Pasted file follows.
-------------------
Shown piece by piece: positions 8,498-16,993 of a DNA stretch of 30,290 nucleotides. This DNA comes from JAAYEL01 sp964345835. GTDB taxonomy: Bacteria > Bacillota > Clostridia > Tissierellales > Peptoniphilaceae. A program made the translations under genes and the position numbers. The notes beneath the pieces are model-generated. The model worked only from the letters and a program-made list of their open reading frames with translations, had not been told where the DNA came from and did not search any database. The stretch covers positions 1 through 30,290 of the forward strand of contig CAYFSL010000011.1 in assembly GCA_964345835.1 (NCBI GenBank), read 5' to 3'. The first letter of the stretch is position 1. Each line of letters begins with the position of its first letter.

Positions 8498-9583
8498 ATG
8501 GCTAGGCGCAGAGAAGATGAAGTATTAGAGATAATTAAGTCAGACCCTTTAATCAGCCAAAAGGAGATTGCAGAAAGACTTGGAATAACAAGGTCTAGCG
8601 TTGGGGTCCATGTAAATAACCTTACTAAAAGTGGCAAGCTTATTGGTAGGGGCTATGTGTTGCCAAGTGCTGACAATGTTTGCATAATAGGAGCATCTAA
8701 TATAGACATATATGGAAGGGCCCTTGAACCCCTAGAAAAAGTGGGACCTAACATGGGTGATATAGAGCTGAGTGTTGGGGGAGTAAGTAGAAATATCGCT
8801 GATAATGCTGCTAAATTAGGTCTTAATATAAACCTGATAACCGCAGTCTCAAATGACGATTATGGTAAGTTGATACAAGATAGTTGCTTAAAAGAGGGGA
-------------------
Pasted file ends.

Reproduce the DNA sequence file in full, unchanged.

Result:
Shown piece by piece: positions 8,498-16,993 of a DNA stretch of 30,290 nucleotides. This DNA comes from JAAYEL01 sp964345835. GTDB taxonomy: Bacteria > Bacillota > Clostridia > Tissierellales > Peptoniphilaceae. A program made the translations under genes and the position numbers. The notes beneath the pieces are model-generated. The model worked only from the letters and a program-made list of their open reading frames with translations, had not been told where the DNA came from and did not search any database. The stretch covers positions 1 through 30,290 of the forward strand of contig CAYFSL010000011.1 in assembly GCA_964345835.1 (NCBI GenBank), read 5' to 3'. The first letter of the stretch is position 1. Each line of letters begins with the position of its first letter.

Positions 8498-9583
8498 ATG
8501 GCTAGGCGCAGAGAAGATGAAGTATTAGAGATAATTAAGTCAGACCCTTTAATCAGCCAAAAGGAGATTGCAGAAAGACTTGGAATAACAAGGTCTAGCG
8601 TTGGGGTCCATGTAAATAACCTTACTAAAAGTGGCAAGCTTATTGGTAGGGGCTATGTGTTGCCAAGTGCTGACAATGTTTGCATAATAGGAGCATCTAA
8701 TATAGACATATATGGAAGGGCCCTTGAACCCCTAGAAAAAGTGGGACCTAACATGGGTGATATAGAGCTGAGTGTTGGGGGAGTAAGTAGAAATATCGCT
8801 GATAATGCTGCTAAATTAGGTCTTAATATAAACCTGATAACCGCAGTCTCAAATGACGATTATGGTAAGTTGATACAAGATAGTTGCTTAAAAGAGGGGA